Explosion rocks Hezbollah’s Beirut stronghold

A suicide car bomb attack that killed at least five people and wounded dozens in Hezbollah's southern Beirut bastion on Tuesday was claimed by the al-Nusra Front in Lebanon, believed to be a branch of a Syrian al-Qaeda-linked group.

"With the help of God almighty we have responded to the massacres carried out by the party of Iran (Hezbollah)... with a martyrdom operation in their backyard in the southern (Beirut) suburbs," the group said in a statement posted on their Twitter account.

Infographic: Mapping the Lebanon blast

Infographic: Mapping the Lebanon blast

Infographic: Mapping the Lebanon blast



Hezbollah's al-Manar channel said the blast occurred in the Haret Hriek area. State media confirmed the report. "Suicide bomber blows himself up in a car... in Haret Hreik," Lebanon's National News Agency said.

"Body parts apparently belonging to a suicide bomber were at the scene," it added.

The blast took place on a busy commercial street that was targeted by a deadly suicide car bombing in early January.

Al-Nusra Front is the official branch of al-Qaeda in Syria, and late last year a group calling itself the Al-Nusra Front in Lebanon emerged. Tensions from the war in neighboring Syria have increasingly spilled over into Lebanon.

“It’s hard to distinguish between al-Nusra Front in Syria and this group calling itself al-Nusra Front in Lebanon. We can’t draw any immediate conclusions that there are links between the two,” Matthew Henman, a senior analyst at London-based IHS Jane’s Terrorism & Insurgency Center told Al Arabiya News.

“But it’s more likely that al-Nusra Front in Lebanon is made up of Lebanese Sunni militants who have an affiliation to al-Nusra Front in Syria for the purpose of carrying out attacks in Lebanon against Hezbollah," Henman added.

Infographic: Blast hits Hezbollah bastion in Beirut

Infographic: Blast hits Hezbollah bastion in Beirut

Infographic: Blast hits Hezbollah bastion in Beirut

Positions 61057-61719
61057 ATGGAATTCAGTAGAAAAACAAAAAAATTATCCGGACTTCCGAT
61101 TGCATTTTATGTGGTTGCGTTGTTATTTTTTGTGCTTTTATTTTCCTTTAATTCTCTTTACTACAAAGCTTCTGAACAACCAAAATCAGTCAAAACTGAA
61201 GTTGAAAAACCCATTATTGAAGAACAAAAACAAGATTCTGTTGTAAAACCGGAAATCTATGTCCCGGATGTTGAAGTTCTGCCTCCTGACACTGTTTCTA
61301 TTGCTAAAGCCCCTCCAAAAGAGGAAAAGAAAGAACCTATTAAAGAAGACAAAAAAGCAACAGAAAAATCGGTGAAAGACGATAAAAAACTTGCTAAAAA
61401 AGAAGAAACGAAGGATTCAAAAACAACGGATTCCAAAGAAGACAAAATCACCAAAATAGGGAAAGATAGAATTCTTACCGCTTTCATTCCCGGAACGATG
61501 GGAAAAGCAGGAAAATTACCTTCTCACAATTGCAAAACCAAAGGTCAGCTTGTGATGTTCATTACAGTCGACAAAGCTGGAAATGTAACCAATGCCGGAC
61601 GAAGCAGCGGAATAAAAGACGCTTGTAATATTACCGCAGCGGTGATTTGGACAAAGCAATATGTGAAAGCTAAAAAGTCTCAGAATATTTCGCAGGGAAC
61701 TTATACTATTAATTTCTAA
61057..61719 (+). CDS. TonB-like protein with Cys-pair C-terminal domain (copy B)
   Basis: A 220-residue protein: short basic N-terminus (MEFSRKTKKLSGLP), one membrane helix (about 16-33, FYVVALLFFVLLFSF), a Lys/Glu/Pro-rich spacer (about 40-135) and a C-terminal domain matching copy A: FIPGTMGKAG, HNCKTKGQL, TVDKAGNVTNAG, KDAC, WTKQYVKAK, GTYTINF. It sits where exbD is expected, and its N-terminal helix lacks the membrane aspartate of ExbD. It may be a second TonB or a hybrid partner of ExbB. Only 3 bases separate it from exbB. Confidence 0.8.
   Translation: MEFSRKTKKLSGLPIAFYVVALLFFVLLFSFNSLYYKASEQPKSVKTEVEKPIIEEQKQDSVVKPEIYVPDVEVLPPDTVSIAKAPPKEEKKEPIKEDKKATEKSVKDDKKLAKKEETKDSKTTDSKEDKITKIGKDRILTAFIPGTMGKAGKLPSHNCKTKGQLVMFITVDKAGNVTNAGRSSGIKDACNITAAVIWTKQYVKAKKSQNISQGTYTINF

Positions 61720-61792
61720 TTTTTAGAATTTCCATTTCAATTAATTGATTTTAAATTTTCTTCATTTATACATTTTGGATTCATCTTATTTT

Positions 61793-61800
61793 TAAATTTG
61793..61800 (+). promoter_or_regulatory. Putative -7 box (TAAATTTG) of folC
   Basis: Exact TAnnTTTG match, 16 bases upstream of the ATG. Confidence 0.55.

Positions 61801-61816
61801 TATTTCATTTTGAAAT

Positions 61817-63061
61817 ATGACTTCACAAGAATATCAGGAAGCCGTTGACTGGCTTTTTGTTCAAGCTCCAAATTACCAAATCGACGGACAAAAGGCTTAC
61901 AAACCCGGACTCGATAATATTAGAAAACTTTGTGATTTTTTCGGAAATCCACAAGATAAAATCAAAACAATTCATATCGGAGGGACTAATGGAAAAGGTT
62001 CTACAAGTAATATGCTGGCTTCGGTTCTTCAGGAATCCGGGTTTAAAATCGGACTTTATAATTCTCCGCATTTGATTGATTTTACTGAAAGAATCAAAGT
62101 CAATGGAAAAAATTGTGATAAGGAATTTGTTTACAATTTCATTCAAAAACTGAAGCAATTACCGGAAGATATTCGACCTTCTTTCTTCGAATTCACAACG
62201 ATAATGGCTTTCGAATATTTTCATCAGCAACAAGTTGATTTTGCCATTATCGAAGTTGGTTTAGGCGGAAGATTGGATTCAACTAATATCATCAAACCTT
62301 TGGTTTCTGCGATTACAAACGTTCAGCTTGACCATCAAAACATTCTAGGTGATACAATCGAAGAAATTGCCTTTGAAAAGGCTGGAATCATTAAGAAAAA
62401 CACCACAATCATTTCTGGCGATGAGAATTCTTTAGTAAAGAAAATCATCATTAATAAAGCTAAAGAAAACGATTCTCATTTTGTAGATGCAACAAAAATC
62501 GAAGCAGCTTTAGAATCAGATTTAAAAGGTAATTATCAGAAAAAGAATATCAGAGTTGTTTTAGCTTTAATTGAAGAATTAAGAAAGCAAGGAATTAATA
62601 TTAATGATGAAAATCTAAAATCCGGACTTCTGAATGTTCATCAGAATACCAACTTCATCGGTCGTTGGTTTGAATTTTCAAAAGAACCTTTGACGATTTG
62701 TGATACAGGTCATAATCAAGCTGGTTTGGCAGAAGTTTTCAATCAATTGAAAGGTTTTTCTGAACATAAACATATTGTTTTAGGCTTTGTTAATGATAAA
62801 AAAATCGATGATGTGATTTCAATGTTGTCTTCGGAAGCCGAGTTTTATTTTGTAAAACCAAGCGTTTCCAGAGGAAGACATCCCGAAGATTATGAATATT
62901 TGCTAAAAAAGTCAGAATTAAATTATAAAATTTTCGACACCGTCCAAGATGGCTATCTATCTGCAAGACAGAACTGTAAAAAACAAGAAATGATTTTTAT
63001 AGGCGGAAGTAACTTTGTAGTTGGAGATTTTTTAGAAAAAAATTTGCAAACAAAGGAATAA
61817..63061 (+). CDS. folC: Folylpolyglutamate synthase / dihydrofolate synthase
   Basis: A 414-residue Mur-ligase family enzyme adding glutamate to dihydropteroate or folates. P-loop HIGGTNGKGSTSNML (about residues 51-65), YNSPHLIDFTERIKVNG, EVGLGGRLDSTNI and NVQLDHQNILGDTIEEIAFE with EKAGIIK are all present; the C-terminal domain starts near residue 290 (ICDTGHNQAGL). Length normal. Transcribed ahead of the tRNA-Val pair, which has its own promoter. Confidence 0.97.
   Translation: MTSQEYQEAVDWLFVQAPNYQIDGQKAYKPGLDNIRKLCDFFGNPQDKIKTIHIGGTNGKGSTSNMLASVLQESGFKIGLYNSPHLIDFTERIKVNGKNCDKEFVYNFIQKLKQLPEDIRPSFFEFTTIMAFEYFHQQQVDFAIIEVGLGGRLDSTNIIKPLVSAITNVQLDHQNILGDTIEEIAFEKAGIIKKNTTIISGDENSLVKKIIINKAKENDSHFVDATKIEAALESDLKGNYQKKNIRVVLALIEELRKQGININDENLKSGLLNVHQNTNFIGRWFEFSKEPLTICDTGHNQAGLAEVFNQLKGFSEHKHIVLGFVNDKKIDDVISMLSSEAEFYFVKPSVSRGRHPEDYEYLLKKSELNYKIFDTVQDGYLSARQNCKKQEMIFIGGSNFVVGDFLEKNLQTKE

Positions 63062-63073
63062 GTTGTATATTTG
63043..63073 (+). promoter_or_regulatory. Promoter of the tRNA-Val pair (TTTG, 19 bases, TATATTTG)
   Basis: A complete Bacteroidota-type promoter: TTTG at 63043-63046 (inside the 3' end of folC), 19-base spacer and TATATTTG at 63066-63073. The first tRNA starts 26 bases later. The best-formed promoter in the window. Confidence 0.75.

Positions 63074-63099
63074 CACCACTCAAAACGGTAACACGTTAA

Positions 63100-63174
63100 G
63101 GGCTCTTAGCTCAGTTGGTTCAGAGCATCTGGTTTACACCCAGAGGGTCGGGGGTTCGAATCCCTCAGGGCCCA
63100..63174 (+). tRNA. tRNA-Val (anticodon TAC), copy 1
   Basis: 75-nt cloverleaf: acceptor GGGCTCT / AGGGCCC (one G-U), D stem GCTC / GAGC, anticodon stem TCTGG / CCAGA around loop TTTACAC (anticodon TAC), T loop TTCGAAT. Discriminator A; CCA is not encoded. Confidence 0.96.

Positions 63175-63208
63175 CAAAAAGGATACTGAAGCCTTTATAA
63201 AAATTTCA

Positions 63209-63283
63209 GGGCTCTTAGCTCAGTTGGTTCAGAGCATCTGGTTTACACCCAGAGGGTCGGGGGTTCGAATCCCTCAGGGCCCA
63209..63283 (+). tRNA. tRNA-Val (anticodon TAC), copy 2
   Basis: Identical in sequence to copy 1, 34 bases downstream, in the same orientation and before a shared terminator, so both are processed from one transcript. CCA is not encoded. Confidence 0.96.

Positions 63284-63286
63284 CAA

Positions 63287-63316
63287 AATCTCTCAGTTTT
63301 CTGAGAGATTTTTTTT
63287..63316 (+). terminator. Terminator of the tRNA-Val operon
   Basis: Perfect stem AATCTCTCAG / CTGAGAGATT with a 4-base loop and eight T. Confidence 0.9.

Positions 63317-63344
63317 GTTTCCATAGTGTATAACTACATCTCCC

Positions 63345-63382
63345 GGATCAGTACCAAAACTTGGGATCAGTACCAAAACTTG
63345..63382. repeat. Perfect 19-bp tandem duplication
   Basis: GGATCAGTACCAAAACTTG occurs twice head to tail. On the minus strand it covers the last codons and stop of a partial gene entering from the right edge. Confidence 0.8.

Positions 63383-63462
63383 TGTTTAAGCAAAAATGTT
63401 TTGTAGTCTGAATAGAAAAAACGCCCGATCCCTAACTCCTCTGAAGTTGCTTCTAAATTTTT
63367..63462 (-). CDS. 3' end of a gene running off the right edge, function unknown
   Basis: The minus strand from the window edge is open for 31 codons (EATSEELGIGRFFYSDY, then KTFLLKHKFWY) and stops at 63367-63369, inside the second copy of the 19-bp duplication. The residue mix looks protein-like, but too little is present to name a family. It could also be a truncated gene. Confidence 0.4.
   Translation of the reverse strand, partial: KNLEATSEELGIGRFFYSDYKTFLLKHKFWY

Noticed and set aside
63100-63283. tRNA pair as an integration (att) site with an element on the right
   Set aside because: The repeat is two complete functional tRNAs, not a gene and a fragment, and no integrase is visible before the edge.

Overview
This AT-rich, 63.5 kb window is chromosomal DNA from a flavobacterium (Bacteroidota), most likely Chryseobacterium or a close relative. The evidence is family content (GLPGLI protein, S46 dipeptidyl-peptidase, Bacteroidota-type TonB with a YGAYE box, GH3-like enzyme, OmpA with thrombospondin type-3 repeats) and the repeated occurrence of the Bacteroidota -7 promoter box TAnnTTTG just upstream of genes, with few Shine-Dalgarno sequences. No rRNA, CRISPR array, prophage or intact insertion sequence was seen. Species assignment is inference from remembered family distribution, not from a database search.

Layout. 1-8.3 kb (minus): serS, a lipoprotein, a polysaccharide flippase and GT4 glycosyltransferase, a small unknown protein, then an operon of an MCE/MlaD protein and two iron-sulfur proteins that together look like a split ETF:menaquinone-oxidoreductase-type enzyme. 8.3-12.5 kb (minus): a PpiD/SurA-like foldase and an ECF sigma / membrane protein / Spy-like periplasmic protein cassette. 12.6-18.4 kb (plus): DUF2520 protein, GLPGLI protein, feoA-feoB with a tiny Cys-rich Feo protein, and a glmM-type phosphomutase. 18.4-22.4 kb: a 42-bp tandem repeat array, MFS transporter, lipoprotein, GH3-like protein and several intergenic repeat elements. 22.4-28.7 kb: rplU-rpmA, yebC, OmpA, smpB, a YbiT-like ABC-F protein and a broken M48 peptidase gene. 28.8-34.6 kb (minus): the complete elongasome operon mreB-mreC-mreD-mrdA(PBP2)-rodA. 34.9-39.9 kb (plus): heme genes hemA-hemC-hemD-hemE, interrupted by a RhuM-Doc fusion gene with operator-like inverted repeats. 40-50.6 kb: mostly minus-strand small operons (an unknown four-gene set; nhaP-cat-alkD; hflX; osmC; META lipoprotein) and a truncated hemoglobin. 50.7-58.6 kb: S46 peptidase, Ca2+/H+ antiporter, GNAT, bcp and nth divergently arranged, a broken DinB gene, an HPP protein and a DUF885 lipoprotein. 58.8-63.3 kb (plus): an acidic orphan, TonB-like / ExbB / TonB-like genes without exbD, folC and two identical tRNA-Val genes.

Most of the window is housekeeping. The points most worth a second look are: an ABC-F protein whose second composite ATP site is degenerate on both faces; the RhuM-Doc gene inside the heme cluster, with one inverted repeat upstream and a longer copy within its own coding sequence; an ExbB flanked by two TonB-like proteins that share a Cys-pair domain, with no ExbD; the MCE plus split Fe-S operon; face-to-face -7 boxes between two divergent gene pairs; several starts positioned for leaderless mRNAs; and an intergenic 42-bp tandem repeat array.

Hezbollah has sent fighters and advisers into Syria to help its ally President Bashar al-Assad, a member of the Shiite-derived Alawite minority, in his fight against mainly Sunni rebels.

Since the group's involvement in the war, Hezbollah-run areas in Lebanon have been targeted by a string of rocket and bomb attacks in recent months claimed by hardline Sunni militants.

“Syria has become the mother of all problems in the Middle East. The case now is that whoever is devising sectarian and political battles in Syria, is now doing this in Lebanon,” Ali Thbayty, a Lebanese political analyst who has written extensively on Hezbollah, told Al Arabiya News.

“These bomb attacks are a clear message of sectarian hate; we see it in Iraq, Syria and Lebanon. Due to internal or neighboring ongoing wars, these countries have now become arenas for Islamist militancy to take charge,” Thbayty added.

Security failure

“The attack undermines Hezbollah’s ability to protect its people in southern Lebanon, these districts are Shiite-dominated and controlled almost exclusively by Hezbollah," said Henman. 

Haret Hreik was the target of a car bomb attack earlier this month that killed at least five people, according to Reuters news agency.

“Instead of pointing the security failure at the Lebanese forces, it’s more appropriate to point this at Hezbollah. There has been numerous occasions now where they have failed to identify car bombs or suicide bombers entering their area.

“With each attack, you’d expect the security measures by the group to increase to protect the civilian population and to prevent further erosion to their stature and standing in these areas that these attacks inevitably lead to," Henman added.
 

(With AFP and Reuters)

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Last Update: Wednesday, 20 May 2020 KSA 09:42 - GMT 06:42
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